Interest can have several meanings; for instance, per the Transfer of Property Act, 1872, interest means having ownership or right in a property for doing something. Interest can also mean the portion of a stockholder’s stake in a corporation. Interest can also be money or a fee paid for having access to the borrowing of an amount.
Under this Interest Act, the Interest is money paid as compensation along with debt recovery. Interest can also be a form of reimbursement for the person who has endured the money loss that rightfully belongs to him/her.
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The Interest Act, 1978
The Interest Act was enacted on 31 March 1978 to codify and modify the law governing interest payment in specific circumstances. The Act applies to the whole of India. The Interest Act of 1978 repealed the previous Act of 1839.
The Interest Act aspires to increase the level of liberalism in the law governing the issuance of Interest. Under Section 2(a) of the Interest Act 1978, the court comprises the tribunal and arbitrator.
Interest is any profit beyond the amount initially lent in the first transaction. This profit can be collected directly or repaid in any other way. However, the Interest Act collects the profit by charging interest. As per Section 5 of the Interest Act, 1978, the Act does not affect anything given under Section 34 of the Civil Procedure Code,1908.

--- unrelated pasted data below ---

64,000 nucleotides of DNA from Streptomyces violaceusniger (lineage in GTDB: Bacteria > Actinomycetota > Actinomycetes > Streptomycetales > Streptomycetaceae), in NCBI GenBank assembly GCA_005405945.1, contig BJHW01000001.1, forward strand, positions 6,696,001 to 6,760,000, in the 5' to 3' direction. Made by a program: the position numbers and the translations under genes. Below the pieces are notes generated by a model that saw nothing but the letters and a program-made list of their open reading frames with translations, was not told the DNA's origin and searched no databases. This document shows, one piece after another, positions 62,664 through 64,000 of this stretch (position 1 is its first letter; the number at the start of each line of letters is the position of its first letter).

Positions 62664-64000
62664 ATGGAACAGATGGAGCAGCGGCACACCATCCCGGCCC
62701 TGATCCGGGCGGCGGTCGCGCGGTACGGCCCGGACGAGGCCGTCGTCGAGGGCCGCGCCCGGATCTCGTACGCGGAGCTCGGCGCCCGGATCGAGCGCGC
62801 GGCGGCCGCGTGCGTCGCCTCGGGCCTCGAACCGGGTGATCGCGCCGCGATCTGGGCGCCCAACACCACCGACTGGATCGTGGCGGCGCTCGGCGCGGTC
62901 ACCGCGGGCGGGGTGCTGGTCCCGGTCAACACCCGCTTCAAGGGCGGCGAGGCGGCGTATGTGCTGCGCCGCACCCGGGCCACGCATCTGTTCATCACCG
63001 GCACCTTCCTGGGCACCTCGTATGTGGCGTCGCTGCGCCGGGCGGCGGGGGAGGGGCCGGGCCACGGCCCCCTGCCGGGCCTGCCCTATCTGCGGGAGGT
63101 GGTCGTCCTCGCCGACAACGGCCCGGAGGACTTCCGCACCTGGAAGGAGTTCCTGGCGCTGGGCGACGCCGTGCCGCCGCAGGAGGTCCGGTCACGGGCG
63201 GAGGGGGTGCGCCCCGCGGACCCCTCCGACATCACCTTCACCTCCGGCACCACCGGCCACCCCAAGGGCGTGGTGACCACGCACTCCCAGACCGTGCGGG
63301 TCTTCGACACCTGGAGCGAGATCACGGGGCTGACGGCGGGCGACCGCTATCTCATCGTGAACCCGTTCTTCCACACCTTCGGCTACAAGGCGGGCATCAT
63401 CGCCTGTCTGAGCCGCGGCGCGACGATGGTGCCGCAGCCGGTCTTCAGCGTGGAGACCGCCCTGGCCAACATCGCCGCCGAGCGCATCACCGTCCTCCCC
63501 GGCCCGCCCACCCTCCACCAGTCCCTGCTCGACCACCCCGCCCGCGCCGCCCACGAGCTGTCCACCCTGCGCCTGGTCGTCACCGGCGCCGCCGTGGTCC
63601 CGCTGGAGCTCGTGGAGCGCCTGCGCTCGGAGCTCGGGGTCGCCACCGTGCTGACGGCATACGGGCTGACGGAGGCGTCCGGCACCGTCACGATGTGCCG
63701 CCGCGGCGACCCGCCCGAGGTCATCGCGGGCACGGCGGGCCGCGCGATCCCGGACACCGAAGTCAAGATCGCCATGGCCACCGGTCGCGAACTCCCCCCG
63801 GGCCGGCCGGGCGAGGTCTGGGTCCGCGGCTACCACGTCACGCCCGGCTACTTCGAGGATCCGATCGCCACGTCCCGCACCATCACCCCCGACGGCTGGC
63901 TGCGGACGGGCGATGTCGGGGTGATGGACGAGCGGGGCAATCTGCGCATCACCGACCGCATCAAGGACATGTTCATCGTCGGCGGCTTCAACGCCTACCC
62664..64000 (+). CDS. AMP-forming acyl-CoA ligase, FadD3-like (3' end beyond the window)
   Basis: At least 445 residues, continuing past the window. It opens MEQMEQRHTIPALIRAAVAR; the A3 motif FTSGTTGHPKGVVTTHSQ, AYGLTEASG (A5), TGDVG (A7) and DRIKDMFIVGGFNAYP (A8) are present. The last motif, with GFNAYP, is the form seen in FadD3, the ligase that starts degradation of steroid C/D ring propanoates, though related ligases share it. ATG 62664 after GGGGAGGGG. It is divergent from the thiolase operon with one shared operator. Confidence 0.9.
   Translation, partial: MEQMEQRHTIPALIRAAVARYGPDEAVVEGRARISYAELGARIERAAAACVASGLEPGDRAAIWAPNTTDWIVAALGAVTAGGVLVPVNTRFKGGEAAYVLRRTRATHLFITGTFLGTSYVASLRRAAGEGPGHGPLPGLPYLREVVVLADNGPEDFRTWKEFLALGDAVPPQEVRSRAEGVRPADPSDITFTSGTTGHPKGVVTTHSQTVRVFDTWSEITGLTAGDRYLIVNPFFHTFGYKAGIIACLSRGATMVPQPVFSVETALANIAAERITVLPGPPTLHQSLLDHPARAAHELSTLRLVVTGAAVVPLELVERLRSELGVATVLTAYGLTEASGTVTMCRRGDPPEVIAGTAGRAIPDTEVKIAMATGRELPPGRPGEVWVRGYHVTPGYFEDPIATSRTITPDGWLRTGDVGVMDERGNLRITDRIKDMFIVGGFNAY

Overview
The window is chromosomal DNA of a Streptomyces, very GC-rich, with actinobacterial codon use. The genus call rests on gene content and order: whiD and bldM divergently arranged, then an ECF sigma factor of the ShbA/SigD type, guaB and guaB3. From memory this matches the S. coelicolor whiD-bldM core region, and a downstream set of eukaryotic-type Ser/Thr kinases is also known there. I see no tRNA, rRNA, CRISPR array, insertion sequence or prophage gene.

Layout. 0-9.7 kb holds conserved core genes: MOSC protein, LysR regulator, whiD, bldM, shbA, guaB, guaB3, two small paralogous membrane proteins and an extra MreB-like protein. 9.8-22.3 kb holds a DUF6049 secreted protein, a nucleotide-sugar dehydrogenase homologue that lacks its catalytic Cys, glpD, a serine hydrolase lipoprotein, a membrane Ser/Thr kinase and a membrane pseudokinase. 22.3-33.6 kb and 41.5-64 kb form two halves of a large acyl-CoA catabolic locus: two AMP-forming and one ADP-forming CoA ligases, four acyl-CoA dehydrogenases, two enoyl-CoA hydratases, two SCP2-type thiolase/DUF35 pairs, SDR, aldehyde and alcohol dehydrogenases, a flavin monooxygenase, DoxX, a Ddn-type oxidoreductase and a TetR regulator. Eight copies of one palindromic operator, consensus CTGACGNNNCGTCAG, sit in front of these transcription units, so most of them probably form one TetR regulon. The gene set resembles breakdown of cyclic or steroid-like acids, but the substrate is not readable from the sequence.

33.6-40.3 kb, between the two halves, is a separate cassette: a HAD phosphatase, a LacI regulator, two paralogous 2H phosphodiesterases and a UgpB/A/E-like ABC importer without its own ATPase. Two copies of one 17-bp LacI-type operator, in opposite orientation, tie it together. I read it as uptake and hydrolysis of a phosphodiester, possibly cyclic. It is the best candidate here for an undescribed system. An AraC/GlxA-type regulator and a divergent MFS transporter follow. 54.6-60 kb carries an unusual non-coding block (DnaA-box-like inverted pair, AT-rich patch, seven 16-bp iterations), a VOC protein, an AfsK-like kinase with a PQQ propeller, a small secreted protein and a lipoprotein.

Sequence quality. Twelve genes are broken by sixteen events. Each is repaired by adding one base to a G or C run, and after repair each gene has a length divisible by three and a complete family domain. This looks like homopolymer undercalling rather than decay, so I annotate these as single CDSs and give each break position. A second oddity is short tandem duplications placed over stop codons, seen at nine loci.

The Power of Court to Allow Interest
Section 3 of the Interest Act, 1978 provides the instances when the court can allow Interest. The instances include the following:
When a person institutes a proceeding for the recovery of any debt or damage, or the proceeding is related to the Interest on such debt or damage, the court can grant Interest to the rightful recipient as per the current interest rate.
This interest rate granted can be allowed for a given time frame and includes the following:
- If there is a written agreement between the parties and such debt is to be paid by a specific deadline, the interest can be granted from the due date of the debt to the date when the legal proceeding is initiated.
- If there is no predetermined date, the interest can be awarded from the date mentioned in a written notice (provided by the entitled person or the claimant to the liable party) stating the intention to claim interest. This period would extend until the commencement of the legal proceedings.
Per the provision of the statute, if the debt or damages are repaid before the initiation of the proceedings, no interest will be allowed.
The court can grant Interest in any such proceedings mentioned under Section 3(1), which includes the following:
- The court passes a judgement, order, or award for an amount that is more than Rs. 4000.
- The awarded sum includes compensation for personal injuries sustained by the plaintiff or another individual or compensation linked to the death of a person.
The granted interest should apply for the entire period or a part of it, starting from the date mentioned in the notice and extending to the initiation of the proceedings.